There were provisions in the handbook that tended to show that Dillman was not an at-will employee. During the trial, Dillman relied on the reappointment rights subsection of the handbook that stated: "[t]hat the College shall not arbitrarily or capriciously refuse to issue a letter of re appointment to continuing professional employees."18 There was also a section in the handbook governing professional employees that dealt with termination for cause. It stated: "[t]he College may suspend, discharge or otherwise discipline a professional employee during the term of his/her appointment for just cause."19 The college conceded that these provisions in the handbook did apply to the plaintiff, but denied that it was contractually obligated to follow them due to the disclaimer and signed handbook receipt. The Court rejected this contention because the letter of reappointment expressly provided that David Dillman’s non-contracted position was "covered under the policies and procedures outlined in the New Hampshire College Unified Handbook."20 Therefore, the jury could reasonably have inferred that the handbook provisions were incorporated in the later contract and governed both Dillman’s appointment and termination.

STATE OF THE LAW PRIOR TO DILLMAN

The Dillman decision may indicate a shift in the amount of weight the Court is willing to give waivers and acknowledgments that are meant to negate any inference of a contractual obligation. The New Hampshire College administration likely thought that it had a strong defense based on the reasoning in Panto v. Moore Business Forms, Inc. and Butler. However, its disclaimer was notably weaker that that in Butler, and any disclaimer is vulnerable to subsequent conflicting communications.

At issue in Panto was whether the employer’s unilateral promulgation to at-will employees of a written statement of intent to pay certain severance benefits was an offer to modify their existing contractual relationship under a unilateral contract theory.21 The plaintiff, Anthony Panto worked as an equipment engineer for Moore Business Forms, Inc. at its Dover, New Hampshire, factory. Operating losses in 1985 forced Moore to reduce the work force in Dover. Subsequently, Moore promulgated to some or all of the employees a written policy statement which was entitled "Layoffs and Returns." By the policy statement’s terms, it applied "[w]hen a reduction in the work force is necessary."22 The statement contained language that could be read to promise all laid-off employees severance benefits of three months of the same salary and medical coverage they had during employment. The policy statement also assumed that certain employees whose positions were being eliminated would be presented with a choice to take other jobs within Moore or to leave ("If an employee refuses to accept an available job, he/she will be laid off").23 Four months later, Panto was offered a position with different responsibilities but chose not to accept it and resigned. He then claimed that the language in the policy circulated by Moore entitled him to the severance benefits.

The Court used basic unilateral contract principles to determine whether a binding agreement had been formed. The Court stated that Moore’s promulgation of the provisions regarding severance benefits could be seen as an offer subject to the employee’s acceptance by the continued performance of his duties.24 The Court noted that compensation and fringe benefits are usual incidents of the employment relationship, and a statement regarding incidents of employment by the party who pays the compensation can generally be viewed to be part of a binding agreement.25 Additionally, continued service by an employee who is free to leave his job at any time is sufficient consideration for an employer’s offer to modify employment terms favorably to the employee.26 The Court simplified the contract analysis by making the analogy that the modification of an existing contract by adding an obligation to pay severance benefits arises the same way the obligation to pay simple wages does. "[T]he employer in effect tells the employee that someone who works will be paid so much, and the employee works on that assumption."27 The Court ultimately found that Moore had modified the existing contract by offering to pay severance benefits, and Panto accepted by continuing to work after the policy terms were announced.28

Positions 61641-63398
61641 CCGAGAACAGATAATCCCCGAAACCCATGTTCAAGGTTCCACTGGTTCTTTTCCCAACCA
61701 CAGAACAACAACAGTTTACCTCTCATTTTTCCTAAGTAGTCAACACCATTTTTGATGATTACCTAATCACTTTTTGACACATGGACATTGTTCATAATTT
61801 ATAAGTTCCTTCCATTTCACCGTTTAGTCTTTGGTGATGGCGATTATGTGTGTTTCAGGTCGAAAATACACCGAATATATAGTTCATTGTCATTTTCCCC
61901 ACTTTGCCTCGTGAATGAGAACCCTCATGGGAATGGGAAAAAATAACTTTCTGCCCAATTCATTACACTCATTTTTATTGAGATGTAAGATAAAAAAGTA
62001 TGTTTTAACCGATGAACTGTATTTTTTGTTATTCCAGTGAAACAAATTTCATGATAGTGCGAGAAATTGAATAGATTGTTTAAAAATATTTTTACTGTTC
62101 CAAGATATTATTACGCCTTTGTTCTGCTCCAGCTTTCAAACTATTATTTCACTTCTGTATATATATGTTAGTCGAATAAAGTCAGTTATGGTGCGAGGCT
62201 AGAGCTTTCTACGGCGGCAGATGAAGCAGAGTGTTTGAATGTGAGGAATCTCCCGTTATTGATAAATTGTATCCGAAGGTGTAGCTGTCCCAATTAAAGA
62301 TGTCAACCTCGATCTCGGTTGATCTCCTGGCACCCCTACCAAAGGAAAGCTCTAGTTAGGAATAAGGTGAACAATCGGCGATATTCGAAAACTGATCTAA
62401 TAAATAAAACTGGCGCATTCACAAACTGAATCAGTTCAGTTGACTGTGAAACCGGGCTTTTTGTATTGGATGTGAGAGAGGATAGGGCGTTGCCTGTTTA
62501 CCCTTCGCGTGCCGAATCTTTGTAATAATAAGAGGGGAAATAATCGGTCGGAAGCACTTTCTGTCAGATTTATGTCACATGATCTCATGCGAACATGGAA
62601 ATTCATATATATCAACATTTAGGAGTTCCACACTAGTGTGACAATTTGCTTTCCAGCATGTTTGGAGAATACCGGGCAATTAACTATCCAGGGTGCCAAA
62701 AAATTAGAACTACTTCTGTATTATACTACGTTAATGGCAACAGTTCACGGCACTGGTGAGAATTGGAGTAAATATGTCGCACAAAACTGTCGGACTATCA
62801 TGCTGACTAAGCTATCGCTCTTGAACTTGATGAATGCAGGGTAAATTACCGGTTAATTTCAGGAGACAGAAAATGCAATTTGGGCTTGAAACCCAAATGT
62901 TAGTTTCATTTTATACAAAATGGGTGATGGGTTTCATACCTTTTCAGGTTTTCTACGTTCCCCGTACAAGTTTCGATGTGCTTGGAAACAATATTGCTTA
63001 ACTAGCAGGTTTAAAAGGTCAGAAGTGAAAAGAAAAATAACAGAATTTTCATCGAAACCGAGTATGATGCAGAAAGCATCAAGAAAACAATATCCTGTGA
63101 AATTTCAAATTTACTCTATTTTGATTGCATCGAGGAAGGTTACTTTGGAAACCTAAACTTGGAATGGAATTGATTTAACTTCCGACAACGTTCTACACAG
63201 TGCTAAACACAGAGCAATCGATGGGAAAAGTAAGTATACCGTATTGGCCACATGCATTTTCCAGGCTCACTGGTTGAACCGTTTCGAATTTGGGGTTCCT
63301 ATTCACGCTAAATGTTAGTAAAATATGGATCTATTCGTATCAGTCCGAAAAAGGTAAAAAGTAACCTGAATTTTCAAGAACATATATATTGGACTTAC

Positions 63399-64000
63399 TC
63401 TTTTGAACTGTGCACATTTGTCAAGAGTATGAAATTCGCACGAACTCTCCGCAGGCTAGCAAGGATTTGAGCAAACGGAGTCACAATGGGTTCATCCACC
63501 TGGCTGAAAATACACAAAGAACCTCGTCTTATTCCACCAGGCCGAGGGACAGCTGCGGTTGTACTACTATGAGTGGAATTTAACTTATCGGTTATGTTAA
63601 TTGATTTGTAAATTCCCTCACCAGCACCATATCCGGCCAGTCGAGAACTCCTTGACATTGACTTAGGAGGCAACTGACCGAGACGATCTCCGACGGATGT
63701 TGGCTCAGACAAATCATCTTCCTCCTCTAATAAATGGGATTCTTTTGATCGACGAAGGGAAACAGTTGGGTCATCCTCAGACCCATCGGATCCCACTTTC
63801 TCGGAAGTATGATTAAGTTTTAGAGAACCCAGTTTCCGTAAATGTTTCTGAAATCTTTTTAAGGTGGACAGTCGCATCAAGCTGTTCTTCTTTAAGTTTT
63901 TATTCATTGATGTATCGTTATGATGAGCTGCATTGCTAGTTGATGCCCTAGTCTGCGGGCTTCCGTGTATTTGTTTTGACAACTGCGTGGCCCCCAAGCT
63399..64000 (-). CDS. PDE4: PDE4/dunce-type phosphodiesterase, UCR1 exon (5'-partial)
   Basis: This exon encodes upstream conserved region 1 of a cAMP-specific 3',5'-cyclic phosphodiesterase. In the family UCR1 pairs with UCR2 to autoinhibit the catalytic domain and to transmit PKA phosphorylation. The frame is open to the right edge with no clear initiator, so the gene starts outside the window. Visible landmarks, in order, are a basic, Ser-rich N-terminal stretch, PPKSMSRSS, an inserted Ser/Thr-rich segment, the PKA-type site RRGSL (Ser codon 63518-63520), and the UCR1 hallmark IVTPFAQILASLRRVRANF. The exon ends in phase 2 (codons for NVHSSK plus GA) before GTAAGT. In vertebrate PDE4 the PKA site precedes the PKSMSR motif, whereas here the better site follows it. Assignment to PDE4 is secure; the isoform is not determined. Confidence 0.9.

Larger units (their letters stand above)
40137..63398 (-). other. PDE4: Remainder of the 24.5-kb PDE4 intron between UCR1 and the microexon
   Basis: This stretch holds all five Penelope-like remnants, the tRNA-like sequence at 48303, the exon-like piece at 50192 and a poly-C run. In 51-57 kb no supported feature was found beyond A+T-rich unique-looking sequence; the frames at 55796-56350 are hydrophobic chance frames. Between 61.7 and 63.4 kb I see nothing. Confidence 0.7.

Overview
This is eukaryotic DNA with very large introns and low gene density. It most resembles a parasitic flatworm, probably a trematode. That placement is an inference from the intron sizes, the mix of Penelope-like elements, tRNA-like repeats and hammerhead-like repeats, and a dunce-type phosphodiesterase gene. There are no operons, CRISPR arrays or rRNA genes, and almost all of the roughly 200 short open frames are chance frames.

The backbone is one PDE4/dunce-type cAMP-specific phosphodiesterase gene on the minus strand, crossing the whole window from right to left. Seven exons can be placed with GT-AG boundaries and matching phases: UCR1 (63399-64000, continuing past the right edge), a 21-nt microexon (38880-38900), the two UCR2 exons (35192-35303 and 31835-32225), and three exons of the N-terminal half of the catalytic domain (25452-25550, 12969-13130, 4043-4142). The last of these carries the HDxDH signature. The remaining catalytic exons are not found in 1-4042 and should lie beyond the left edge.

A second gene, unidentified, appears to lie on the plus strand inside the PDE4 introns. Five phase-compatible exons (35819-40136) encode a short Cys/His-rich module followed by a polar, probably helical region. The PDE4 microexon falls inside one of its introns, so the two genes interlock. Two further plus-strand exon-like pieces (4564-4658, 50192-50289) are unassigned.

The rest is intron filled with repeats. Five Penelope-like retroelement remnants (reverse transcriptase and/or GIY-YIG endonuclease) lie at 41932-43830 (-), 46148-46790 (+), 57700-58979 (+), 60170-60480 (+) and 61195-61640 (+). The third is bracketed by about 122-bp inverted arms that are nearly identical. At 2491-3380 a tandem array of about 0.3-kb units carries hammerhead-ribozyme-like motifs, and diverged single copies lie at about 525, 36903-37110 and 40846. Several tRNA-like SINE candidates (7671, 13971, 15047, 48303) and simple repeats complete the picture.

Near the end of the Panto opinion, however, the Court left open a window of opportunity for employers who do not want to meet the same peril as Moore. Moore had argued that it could not possibly have intended to be bound to pay three months of severance benefits to an employee who voluntarily resigned, and that finding such an agreement would lead to uncertainty in the law. To this the court responded with dicta that many employers, including New Hampshire College, took to heart: " . . . Moore could simply have avoided the entire issue by announcing in the written policy itself that it was not an offer, or a policy enforceable as a contractual obligation."29

The Court addressed such a disclaimer in Butler v. Walker Power, Inc. It held that Walker Power’s disclaimer, although not as plain as it could have been, was "sufficiently clear to negate any inference that the handbook alters the presumptively at-will nature of the employment relationship."30 After being constructively discharged, the plaintiff in Butler had sued the defendant employer claiming breach of implied contract and breach of the implied covenant of good faith and fair dealing. The case was tried before a jury and the defendant successfully moved for a directed verdict after the plaintiff rested his case.31

The central issue on appeal was whether the plaintiff was an employee at-will or a tenured employee entitled to damages for improper discharge. The plaintiff relied on procedures laid out in the employee handbook to establish that he was not an employee at-will. The handbook contained a very specific discharge procedure. The subsection entitled "Employee Dismissal" stated: "[a]ll employees will be given a fair and equitable warning as to their performance and conduct which might lead to their dismissal."32 It then laid out a step-by-step procedure leading up to dismissal. After the first incident the employee was to receive a verbal warning. If a second incident occurred, a written warning was to be issued and signed by both the employee and the supervisor. The third incident would result in dismissal with written notice stating the reason for termination.33